So you know: this is super inside media baseball and might be boring to a lot of folks. So, sorry! You have been warned. If you’re not interested in the minutia of media, this story is not for you. Move along.
We’ve all heard talk about how newspapers expect “credit” when online writers link to them. This isn’t an issue of plagiarism we’re talking about — instead, this is talk from “established” pubs who are expressing frustration that their publication’s not getting proper recognition for “breaking” (that is, being the first to report on) a story.
However, many folks toiling for Non Big News Organizations have expressed even graver frustration when stories they’ve reported on appear, sometimes days later, in larger publications sans without links or acknowledgement that the story appeared anywhere before the newspaper wrote its story. Does a recent exchange a local online writer had with a SF Gate employee indicate that this latter practice is about to be reversed at the Chronicle, or is it just another smashing symptom?
Earlier this week, a reader emailed us an email conversation they had with Chronicle reporter Henry Lee. After reading this Chron story from September 28, the reader emailed Lee asking:
Lee responded, in part (you can see the entire exchange here):
Here’s the background on how this story got reported today. A reader e-mailed me, wondering if we had written any updates since the initial story penned by my colleague, Carolyn Said, who was working that Sunday…When I got the name from the medical examiner today, I naturally put the name into Google and found the various news stories in other media….Since we at the Chronicle did not follow this case on Day 2, we certainly did not have the independent knowledge of the name to enter into any search databases…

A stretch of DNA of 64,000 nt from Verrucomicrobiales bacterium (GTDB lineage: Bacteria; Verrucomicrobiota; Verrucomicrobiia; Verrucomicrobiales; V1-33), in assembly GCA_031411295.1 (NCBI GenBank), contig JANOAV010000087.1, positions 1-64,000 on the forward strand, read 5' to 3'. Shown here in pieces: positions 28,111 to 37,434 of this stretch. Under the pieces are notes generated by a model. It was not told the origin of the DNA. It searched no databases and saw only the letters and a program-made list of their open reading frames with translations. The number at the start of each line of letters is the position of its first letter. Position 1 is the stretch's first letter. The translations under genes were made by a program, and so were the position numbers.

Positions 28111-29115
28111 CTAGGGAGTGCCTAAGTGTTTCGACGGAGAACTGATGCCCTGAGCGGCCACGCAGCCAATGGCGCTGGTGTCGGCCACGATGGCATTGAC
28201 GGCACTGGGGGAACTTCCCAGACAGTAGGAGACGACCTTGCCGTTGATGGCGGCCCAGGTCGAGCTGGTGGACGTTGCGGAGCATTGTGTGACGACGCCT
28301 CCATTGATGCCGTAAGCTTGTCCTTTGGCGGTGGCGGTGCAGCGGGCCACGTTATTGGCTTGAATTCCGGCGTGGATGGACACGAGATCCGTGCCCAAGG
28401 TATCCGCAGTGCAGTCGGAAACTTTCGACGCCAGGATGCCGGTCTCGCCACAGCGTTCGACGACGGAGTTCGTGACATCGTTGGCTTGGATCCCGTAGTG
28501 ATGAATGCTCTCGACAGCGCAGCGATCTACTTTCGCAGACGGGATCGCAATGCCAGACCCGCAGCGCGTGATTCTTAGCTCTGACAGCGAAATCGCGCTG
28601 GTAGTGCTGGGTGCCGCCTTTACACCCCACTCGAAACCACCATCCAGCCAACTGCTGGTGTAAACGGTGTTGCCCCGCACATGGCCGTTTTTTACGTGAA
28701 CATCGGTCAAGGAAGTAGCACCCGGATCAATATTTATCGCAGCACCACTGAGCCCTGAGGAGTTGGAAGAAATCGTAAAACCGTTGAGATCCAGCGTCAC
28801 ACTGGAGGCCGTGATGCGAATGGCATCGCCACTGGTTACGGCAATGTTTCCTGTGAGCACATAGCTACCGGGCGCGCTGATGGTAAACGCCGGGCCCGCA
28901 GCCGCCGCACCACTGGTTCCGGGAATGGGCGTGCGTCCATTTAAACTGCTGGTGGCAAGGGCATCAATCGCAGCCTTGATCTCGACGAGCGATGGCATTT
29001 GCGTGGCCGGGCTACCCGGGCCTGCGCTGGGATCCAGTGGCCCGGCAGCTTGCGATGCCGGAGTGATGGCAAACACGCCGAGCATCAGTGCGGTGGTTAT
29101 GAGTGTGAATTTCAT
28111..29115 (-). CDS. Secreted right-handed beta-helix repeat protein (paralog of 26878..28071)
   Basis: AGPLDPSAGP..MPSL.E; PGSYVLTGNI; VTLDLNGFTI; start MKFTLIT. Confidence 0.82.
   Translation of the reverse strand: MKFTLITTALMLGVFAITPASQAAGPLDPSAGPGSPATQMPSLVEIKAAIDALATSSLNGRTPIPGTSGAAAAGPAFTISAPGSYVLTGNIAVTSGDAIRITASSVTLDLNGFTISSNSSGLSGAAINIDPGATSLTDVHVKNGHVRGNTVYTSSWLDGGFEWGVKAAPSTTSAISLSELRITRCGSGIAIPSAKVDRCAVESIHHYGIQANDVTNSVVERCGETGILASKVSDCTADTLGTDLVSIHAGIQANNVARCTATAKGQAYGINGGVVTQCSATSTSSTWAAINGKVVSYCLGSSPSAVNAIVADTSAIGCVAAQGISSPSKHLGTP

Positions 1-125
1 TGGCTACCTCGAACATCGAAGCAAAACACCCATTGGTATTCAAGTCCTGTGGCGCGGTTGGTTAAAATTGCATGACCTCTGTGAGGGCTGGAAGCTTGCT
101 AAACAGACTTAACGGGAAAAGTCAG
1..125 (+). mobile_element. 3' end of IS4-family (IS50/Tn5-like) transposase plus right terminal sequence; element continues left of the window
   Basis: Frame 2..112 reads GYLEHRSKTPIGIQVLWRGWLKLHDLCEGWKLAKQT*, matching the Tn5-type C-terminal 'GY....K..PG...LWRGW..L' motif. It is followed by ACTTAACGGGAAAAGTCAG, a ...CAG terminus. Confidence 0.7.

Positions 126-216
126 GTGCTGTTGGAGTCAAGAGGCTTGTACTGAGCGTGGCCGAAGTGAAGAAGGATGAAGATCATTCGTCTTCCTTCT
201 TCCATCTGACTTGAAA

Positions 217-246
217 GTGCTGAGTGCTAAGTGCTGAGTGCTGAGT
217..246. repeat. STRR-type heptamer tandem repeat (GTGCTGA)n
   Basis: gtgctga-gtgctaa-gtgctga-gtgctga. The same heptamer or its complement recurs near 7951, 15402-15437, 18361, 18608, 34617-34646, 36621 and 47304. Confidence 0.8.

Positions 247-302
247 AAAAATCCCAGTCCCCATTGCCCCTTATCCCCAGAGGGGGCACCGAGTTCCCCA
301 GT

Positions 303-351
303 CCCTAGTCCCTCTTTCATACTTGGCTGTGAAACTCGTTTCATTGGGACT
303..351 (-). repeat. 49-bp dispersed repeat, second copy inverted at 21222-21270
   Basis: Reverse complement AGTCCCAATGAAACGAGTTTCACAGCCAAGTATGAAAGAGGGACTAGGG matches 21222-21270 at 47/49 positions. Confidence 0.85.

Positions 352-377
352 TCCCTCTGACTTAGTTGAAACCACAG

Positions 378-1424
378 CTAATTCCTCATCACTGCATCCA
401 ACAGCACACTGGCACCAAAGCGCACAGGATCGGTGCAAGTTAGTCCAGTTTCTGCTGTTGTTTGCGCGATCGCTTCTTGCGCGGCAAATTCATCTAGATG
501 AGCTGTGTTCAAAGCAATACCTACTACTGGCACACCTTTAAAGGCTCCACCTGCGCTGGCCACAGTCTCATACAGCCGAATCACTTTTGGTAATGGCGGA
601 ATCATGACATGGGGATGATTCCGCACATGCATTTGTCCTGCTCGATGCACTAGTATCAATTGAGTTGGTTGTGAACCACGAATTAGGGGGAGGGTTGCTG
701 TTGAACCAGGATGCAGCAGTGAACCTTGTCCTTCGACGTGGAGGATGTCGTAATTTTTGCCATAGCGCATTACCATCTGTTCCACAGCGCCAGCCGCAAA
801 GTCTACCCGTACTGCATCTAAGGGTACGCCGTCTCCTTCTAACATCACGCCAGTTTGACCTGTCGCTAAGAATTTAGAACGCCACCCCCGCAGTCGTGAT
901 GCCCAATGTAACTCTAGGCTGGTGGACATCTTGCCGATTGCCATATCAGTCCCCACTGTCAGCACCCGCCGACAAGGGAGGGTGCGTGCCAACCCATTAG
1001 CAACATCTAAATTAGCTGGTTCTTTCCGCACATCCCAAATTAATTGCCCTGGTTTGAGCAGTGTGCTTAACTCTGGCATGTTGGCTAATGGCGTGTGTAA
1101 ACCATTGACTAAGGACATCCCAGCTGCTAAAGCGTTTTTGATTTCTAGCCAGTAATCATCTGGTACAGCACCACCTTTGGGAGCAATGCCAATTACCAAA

For incremental updates on stories such as these, it is virtually impossible to give credit to whoever is “first.” Often, a local wire service might put out the information; when that happens all Bay Area media will confirm the info and then report it. It would be difficult to ascertain, say, who may have reported something first if there may have been a simultaneous release by more than one outlet. If a factoid is easily confirmable with a phone call, then we do our own reporting. A news story in which we credit another outlet usually involves a larger, more substantive issue or involves using a snippet of info or an interview that only that outlet developed, i.e. “the Associated Press, citing sources, reported..” It would again be unwieldy to say, Ch. 5 broke this on TV, based on a Bay City News report, based on a student newspaper who saw this on foreign media” or “This was broken by the Times just two minutes before we reported it, but we would have had it earlier had it not been for a system malfunction.” This has happened at times. But we just report it, plain and simple. Sometimes there is a chain of successive reporting, sometimes we have independent snippets that forward the story beyond other media, sometimes there is a at-the-same-time release of info.
With full respect to the reader who forwarded this exchange to us, Lee gave a far more comprehensive, reasonable, and kind explanation that I would have provided if an email like that had hit my inbox.
Hi, we noticed you wrote about our story on the penthouse on fourth street that is for sale (owned by twitter co-founder Evan Williams.) that is great, thanks. We assume you got it from us?
Then we also noticed that both Gawker and Wall Street Journal wrote about it, both referring to you instead of us as the original source. Would have been good maybe if you have mentioned us in the intro text already, not just at the bottom as the source?
In Wang’s response to Toernqvist, he says (read the entire exchange here)